As gaming giant Steve Wynn has been quoted as saying, investing in Macau is a "no-brainer."
But even spectacular results from the Wynn Macau gaming emporium couldn’t shield the popular shares of Wynn Resorts Ltd. (WYNN) from last week’s Wall Street correction.
WYNN shares that had been pushing the mid-$105 level fell back to $93.63 on Friday, following a week during which nearly all gaming stocks followed the downward path caused by massive selling on Wall Street. The downward trend continued in Monday trading with WYNN closing at $89.37.
In reporting its fourth quarter results, Wynn Resorts officials noted that even though they experienced a loss during the period, primarily because of a special distribution to convertible debenture holders, the adjusted net income was $57.1 million or $0.53 per share compared to an adjusted net income of $6.5 million of $0.08 per share in fourth quarter of fiscal 2005.
Net revenue during the period was $564.6 million, up from the $269.4 million reported in the comparable quarter of a year earlier due to the inclusion of a full quarter of business at its Macau facility. With just 220 tables, 80 slot machines and 600 hotel rooms, the Macau casino generated $248.7 million in net revenue.
Last month, the company beefed up its gaming positions by adding 36 table games and nearly 400 slot machines. In the third quarter of 2007, it expects to open an expansion that will include 123,000 square feet of gaming space that will nearly double the total number of gaming positions.
For the fiscal year, operating revenues rose to $1.4 billion or nearly twice last year’s revenues of $721.9 million. Net income, including the $900 million received for a subconcession gaming license in Macau, was $628 million compared to a loss of $90 million fiscal 2005.
Trying to compete with the sensational numbers it achieved in the prior year caused trouble for Pinnacle Entertainment Inc. (PNK), during the fourth fiscal quarter. But the company is credited by most analysts with having the largest number of projects in the pipeline among the country’s major gaming companies.
For the fourth quarter, the company said its revenues were $212.7 million and adjusted EBITDA of $34.5 million compared to last year’s $227 million and $46 million, respectively.
But last year’s revenues were achieved during a period when most of Pinnacle Entertainment’s competitors were temporarily closed due to Hurricane Katrina.
Boomtown New Orleans, without the competition from land-based Harrah’s Casino in New Orleans, was down 38%. And even Belterra Casino Resort in Indiana, that spent a great deal more in marketing to fight off competition, saw a drop of 27%.
Continuing to show it promise, however, was the company showplace L’Auberge du Lac in Lake Charles where the property showed a jump of 12%.
As for developments, Pinnacle Entertainment has two projects slated for St. Louis, Mo., a new facility in Lake Charles and a casino earmarked for Atlantic City. Meanwhile, the company is fighting to locate a riverboat in Baton Rouge, La.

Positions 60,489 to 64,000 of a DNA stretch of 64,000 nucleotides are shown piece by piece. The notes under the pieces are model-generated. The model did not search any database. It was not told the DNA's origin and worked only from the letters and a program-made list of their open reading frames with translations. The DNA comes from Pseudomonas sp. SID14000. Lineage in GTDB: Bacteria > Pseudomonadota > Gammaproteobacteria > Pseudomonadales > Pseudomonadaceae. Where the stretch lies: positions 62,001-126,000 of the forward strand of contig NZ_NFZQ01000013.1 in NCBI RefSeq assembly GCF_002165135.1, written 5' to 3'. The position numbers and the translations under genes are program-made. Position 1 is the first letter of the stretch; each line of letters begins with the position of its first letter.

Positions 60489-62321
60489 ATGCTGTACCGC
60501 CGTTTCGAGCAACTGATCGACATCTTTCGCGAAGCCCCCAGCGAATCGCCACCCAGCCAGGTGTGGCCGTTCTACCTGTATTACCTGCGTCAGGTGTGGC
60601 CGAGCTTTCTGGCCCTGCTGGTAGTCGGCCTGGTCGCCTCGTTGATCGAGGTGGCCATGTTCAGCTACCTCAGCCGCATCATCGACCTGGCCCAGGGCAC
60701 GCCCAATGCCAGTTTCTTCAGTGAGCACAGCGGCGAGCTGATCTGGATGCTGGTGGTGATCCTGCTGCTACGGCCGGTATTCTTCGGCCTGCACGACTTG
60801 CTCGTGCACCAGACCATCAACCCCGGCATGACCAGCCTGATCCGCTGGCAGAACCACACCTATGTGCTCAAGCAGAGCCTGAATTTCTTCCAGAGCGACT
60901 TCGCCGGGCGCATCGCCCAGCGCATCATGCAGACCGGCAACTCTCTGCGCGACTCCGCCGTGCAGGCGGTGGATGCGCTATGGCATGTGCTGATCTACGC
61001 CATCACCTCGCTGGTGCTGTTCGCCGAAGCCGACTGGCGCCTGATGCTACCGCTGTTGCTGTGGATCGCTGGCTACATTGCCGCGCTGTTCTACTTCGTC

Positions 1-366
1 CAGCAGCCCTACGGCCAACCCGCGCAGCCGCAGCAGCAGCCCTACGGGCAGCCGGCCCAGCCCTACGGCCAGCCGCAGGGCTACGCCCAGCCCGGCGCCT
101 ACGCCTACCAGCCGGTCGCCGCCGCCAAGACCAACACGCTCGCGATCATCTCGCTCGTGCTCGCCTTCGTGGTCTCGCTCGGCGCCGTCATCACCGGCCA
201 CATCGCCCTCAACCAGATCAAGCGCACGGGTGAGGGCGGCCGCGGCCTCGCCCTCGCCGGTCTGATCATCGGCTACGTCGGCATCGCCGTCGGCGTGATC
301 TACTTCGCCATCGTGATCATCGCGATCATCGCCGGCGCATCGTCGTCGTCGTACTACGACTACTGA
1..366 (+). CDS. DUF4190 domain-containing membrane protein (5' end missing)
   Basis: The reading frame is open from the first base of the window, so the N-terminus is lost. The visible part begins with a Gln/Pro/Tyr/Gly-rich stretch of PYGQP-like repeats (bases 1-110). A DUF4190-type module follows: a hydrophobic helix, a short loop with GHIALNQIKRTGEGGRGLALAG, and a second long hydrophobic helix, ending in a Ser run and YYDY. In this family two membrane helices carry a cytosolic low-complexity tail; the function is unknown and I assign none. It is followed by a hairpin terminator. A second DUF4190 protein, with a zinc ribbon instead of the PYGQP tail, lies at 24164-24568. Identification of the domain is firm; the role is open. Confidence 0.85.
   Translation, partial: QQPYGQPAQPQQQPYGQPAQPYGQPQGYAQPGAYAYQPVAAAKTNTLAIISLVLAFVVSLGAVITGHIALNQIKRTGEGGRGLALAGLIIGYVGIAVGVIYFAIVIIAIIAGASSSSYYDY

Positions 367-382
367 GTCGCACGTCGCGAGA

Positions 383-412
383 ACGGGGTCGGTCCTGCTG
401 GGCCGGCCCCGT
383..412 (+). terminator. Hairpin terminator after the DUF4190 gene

Dan Lee, chairman and CEO., said he believed there was a "pretty good shot" the company will receive permission to place its riverboat in East Baton Rouge.
"We remain focused on improving and expanding each of our five major U.S. resorts," he added.
HET and STN
As for the two gaming companies that have agreed to be taken over by outsiders or by insiders, investors pretty much ignored the report of their quarterly performances. In fact after the reports were made last week, neither company — Harrah’s Entertainment Inc. (HET) and Station Casinos Inc. (STN) — bothered to entertain questions from analysts.
Harrah’s Entertainment, the country’s largest casino company, reported income from operations of $229.7 million and income from continuing operations of $39.4 million. In the fourth quarter of fiscal 2005, the company reported a loss of $24.5 million.
During the reporting period, the company said same-store sales at properties that have been operating for more than 12 months rose 6.8%.
For the full year, income from operations was $1.6 billion, a 51% jump over last year’s $1.0 billion. Income was $523.9 million or $2.79 per share, easily topping last year’s $316.3 million and $2.10 per share.
In the past two weeks, the company has taken over the operation of the former Barbary Coast Hotel/Casino, now called Bill’s Gamblin’ Hall & Saloon, on the Las Vegas Strip, and the high-end British casino company London Clubs International.
On April 5, the company will hold a meeting of the stockholders to vote on the company’s planned announcement to be taken over by private equity companies Apollo Management and Texas Pacific Group for $90 per share.
As for Station Casinos, the company said fourth quarter diluted earnings per share dropped to $0.53 from the $0.69 reported in the fourth quarter of 2005.
Net revenues for the fourth quarter increased 26% to $358.8 million and its EBITDA was $141.5 million, a jump of 14% over last year’s fourth quarter.
The company said it experienced a loss of $2.5 million due to the cancellation of a residential project at Red Rock, a $2.3 million expense to develop new gaming opportunities, primarily related to Native American gaming, a $2 million pre-opening expense related to its master plan and another $2.5 million expense related to other projects.
"The fourth quarter revenue and EBITDA results came in as expected," said Lorenzo Fertitta, vice chairman and president. "Trends for the quarter in terms of same store revenues and the promotional environment were consistent with our guidance."